For Lent this year, I chose to add this jigsaw puzzle by American artist Charles Wysocki. On one level it’s a stylized version of Americana–a rural setting with a large sheep in the foreground, with more sheep, simple buildings, and trees in the background.
And yet for me this jigsaw puzzle has also become a way of slowing down and becoming quiet. I’m not particularly legalistic about it. I don’t have to work on it every day. I don’t have a deadline of completing it before Lent is over. But every so often I pause to put a few more pieces together–a few moments in the morning or on my lunch break, perhaps alonger time some evening.
I chose this puzzle in part because of the title. Charles Wysocki called it “Shepherd’s Pal” which is so appropriate for this Lenten season as I reflect on Jesus, the Great Shepherd, the One who lays down his life for his sheep, who knows each one of us by name and calls us (John 10:1-18). It reminds me that whatever I might do, whatever roles I might have in life, I am the Shepherd’s pal so to speak–a follower of Jesus with the great honor of being called his friend (John 15:15).
This jigsaw puzzle also helps me to connect with the brokenness and healing of God’s family. As the body of Christ, the church is meant to be whole and healthy, to function together with each part contributing to the whole (1 Corinthians 12:1-31). To change the Pauline metaphor, perhaps we could also say that the church is like a giant jigsaw puzzle where each piece is part of the bigger picture.
Only it seems we haven’t yet figured out how to put the pieces together. What’s more, we sometimes seem unsure that we’re even part of the same picture. There is so much brokenness–within local congregations and between them, in denominations and in between, over biblical teaching and theology, over the definitions of right and wrong, inside and outside. Jesus’ prayer for unity (John 17:1-26) has not yet been fully accomplished.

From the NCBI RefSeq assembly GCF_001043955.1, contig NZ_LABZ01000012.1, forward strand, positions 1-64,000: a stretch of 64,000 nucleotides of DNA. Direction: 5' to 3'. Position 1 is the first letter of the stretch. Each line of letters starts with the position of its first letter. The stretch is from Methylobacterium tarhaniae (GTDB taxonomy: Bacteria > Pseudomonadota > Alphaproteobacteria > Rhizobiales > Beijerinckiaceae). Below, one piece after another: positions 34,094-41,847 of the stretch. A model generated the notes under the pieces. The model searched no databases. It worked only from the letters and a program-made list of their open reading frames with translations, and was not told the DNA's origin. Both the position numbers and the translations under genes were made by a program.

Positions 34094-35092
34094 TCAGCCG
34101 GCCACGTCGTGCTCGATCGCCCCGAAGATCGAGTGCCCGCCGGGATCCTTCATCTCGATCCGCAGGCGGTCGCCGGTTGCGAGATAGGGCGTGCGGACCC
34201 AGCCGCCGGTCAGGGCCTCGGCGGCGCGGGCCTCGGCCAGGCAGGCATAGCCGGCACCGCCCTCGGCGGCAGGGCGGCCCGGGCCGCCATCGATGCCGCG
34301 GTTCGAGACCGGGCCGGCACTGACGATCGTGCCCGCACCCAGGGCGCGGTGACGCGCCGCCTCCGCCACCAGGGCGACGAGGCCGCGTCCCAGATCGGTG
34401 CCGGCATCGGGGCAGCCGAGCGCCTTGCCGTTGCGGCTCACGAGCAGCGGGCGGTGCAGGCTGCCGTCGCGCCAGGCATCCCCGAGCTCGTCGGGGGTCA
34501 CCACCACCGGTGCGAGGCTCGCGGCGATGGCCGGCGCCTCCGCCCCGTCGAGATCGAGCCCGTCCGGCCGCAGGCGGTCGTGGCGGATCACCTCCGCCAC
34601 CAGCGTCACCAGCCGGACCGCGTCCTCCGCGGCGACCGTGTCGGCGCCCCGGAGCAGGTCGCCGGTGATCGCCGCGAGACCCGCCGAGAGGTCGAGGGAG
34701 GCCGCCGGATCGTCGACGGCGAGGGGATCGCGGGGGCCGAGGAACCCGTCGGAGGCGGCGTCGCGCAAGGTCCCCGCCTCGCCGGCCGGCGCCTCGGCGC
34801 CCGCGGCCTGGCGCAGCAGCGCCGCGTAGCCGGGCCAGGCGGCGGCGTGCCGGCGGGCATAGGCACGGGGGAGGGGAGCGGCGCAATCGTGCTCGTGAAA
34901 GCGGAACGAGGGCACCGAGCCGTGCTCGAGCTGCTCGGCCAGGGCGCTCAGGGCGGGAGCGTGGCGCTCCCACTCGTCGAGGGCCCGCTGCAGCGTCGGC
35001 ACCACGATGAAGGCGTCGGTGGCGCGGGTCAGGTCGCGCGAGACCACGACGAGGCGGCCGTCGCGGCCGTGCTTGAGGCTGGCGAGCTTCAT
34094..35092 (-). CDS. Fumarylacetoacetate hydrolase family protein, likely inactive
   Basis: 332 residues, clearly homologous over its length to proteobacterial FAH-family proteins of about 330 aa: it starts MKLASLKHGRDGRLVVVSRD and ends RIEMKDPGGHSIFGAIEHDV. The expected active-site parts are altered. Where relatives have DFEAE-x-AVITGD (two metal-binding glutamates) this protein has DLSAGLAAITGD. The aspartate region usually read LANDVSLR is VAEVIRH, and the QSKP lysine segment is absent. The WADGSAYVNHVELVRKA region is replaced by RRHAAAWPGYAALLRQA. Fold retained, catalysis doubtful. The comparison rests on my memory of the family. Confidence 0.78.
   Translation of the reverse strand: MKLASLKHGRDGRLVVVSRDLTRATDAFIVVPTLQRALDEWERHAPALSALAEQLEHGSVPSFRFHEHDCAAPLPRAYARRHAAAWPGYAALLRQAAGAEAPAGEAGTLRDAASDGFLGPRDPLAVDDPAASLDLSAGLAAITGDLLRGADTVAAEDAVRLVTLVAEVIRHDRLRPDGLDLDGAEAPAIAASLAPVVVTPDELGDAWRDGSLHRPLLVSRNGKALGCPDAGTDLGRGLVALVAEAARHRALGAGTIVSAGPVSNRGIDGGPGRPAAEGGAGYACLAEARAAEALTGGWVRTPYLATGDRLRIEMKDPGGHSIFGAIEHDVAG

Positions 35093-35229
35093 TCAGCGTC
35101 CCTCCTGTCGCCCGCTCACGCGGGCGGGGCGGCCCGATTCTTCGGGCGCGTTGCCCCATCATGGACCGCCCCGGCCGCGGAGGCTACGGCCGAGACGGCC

And so as I sort through the pieces of my jigsaw puzzle and put them together, I also sort through my questions. Are difference and disunity in this life and in the church inevitable? Is it too simplistic to expect that all of the pieces will fit together smoothly with no missing pieces and no extras? Do we rather need to accept our brokenness with humility as a kind of gift?
My questions dissolve to prayer. I don’t yet have everything together in the perfect picture—not in my jigsaw puzzle and not in the brokenness I see all around me in the church and in the world. I long to heal all those wounds and make all things right, but I am not God. I am not the Great Shepherd, only the Shepherd’s pal.
So I pray, Lord, have mercy. Christ have mercy. And I wait for the One who “is before all things, and in him all things hold together” (Colossians 1:17). Amen.
April Yamasaki is a pastor and also the author of Sacred Pauses: Spiritual Practices for Personal Renewal. She has recently completed a companion resource–the Sacred Pauses Group Leaders’ Guide and Scripture Index is now available as a free download from her website, aprilyamasaki.com.